Grilled Mackerel Recipe

Grilled Mackerel

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A small change-up in our repertoire of recipes! This is a popular Japanese dish consists of four simple ingredients! Take a look at our grilled mackerel recipe.

There are grilled mackerel recipes from other Asian cuisines but its most commonly seen in Japanese restaurants.

The authentic name for this recipe is ‘saba shioyaki‘. In Japanese, saba means mackerel and shioyaki means salt (shio) and grilling (yaki).

As you probably guessed from the translation, salt is the main seasoning for this dish. Salt brings out the rich and natural flavours of the mackerel.

This rather simple recipe definitely packs a punch when it comes to flavour.

Salt is the main seasoning for the fish, but it also has another use! It also extracts water from the fish and eliminates the fishy smell.

Once you sprinkle the mackerel with salt, let it rest for 20 minutes. Do not let it sit anytime shorter or longer. If it doesn’t sit long enough, the fish does not soak up enough salty flavour and the smell may still linger. On the other hand, if you let it sit for too long, the smell may be gone but the fish will become rough and lose its smooth texture.

You will often see mackerel grilled whole! In Western cuisine, it is almost a ‘must’ to remove the bones from the fish fillet. But in Japan, you often find fish cooked with bones on including tiny bones.

It is said in Japan that the chef can tell how much the diner loves fish by looking at how the diner left the bones on the plate.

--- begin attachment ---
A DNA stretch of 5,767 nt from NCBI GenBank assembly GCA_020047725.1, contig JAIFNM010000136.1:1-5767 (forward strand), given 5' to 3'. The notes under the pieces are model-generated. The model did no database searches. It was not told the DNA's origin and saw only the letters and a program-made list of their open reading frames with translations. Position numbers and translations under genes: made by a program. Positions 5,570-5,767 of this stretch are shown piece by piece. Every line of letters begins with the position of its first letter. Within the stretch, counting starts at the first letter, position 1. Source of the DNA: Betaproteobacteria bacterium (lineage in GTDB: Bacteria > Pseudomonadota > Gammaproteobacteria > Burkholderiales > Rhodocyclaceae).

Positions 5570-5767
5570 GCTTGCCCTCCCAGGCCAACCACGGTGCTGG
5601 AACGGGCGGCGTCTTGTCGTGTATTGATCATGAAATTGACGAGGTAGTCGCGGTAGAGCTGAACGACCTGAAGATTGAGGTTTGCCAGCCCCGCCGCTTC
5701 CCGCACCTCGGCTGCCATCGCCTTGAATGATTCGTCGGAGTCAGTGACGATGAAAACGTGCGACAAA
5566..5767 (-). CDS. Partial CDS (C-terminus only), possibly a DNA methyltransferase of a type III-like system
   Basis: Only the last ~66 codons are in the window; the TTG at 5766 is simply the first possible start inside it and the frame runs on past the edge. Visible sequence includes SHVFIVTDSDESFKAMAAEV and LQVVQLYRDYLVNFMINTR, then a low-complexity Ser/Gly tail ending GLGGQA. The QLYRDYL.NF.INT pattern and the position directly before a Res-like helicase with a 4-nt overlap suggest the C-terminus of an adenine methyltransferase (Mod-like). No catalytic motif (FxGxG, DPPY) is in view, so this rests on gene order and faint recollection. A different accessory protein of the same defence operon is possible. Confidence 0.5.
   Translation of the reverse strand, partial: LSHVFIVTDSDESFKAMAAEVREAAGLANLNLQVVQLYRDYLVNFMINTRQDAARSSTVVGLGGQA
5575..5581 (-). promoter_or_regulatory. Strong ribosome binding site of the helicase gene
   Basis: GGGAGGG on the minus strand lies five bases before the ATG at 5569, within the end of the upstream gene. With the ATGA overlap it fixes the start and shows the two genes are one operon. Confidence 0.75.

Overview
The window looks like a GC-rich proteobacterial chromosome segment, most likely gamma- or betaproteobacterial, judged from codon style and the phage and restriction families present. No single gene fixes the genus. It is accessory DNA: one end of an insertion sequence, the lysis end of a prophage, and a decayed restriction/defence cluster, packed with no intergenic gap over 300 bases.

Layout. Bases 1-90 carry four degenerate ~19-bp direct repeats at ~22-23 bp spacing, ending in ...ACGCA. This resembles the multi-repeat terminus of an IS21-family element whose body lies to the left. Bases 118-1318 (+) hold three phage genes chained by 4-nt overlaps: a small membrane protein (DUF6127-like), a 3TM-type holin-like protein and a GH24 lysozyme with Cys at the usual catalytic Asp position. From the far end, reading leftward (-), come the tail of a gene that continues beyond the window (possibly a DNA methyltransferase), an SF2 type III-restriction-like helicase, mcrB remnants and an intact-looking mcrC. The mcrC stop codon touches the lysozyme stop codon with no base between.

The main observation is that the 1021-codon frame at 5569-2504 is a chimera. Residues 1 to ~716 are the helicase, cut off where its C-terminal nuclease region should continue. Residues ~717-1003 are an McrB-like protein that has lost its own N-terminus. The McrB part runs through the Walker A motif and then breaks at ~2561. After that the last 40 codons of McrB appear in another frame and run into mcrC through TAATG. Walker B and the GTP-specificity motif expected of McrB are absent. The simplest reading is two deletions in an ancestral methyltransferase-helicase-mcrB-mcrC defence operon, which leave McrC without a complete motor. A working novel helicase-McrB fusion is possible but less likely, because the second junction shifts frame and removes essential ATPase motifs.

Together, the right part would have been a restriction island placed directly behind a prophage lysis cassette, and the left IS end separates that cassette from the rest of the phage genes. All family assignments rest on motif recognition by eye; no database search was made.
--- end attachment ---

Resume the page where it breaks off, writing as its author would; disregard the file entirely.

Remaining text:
Grilled mackerel is the perfect recipe for summer weather. In Japan, mackerel is commonly cooked using portable grills at the beach or offered at food stalls during festivals.

If you’re looking for Chinese equivalent for this grilled mackerel recipe, try our Chinese Steamed Fish. Although the cooking method is different, it follows the same simple theme!

Now, let’s get started on this grilled mackerel recipe!

Grilled Mackerel Recipe

The authentic name for this recipe is ‘saba shioyaki‘. In Japanese, saba means mackerel and shioyaki means salt (shio) and grilling (yaki). Lightly salted, this recipe still packs a punch when it comes to flavour.
Prep Time25 minutes
Cook Time20 minutes
Course: Main Course
Cuisine: Japanese
Keyword: fish, grilled, Japanese, mackerel
Servings: 2


  • 2 fillets mackerel or 1 whole fish
  • 2 tbsp sake
  • 1-inch daikon radish
  • ½ tsp salt
  • 1 tsp soy sauce
  • 1 wedge lemon or lime


  • Lay the fish flat on a plate and coat the entire fish with sake.
  • Pat dry with a paper towel and discard the excess sake. Then transfer the fish to a baking sheet lined with parchment paper.
  • Sprinkle ½ tsp salt on both sides of the fish.
  • Let it sit at room temperature for 20 minutes. Preheat the oven to 400 ºF.
  • After 20 minutes, the salt will have made the fish expel water, which makes the flesh denser. Wipe off any excess moisture on the fish.
  • Place the fish skin side down and bake for 20 minutes, or until the flesh is golden brown.
  • Grate the daikon radish to serve. Chop the mackerel into 4 parts (optional).
  • Plate the grilled mackerel with grated daikon and a lemon wedge on the side. Pour a few drops of soy sauce on grated daikon.
  • Before eating, squeeze the lemon wedge over the fish. Eat the grilled mackerel with the grated daikon for maximum flavour. Enjoy!

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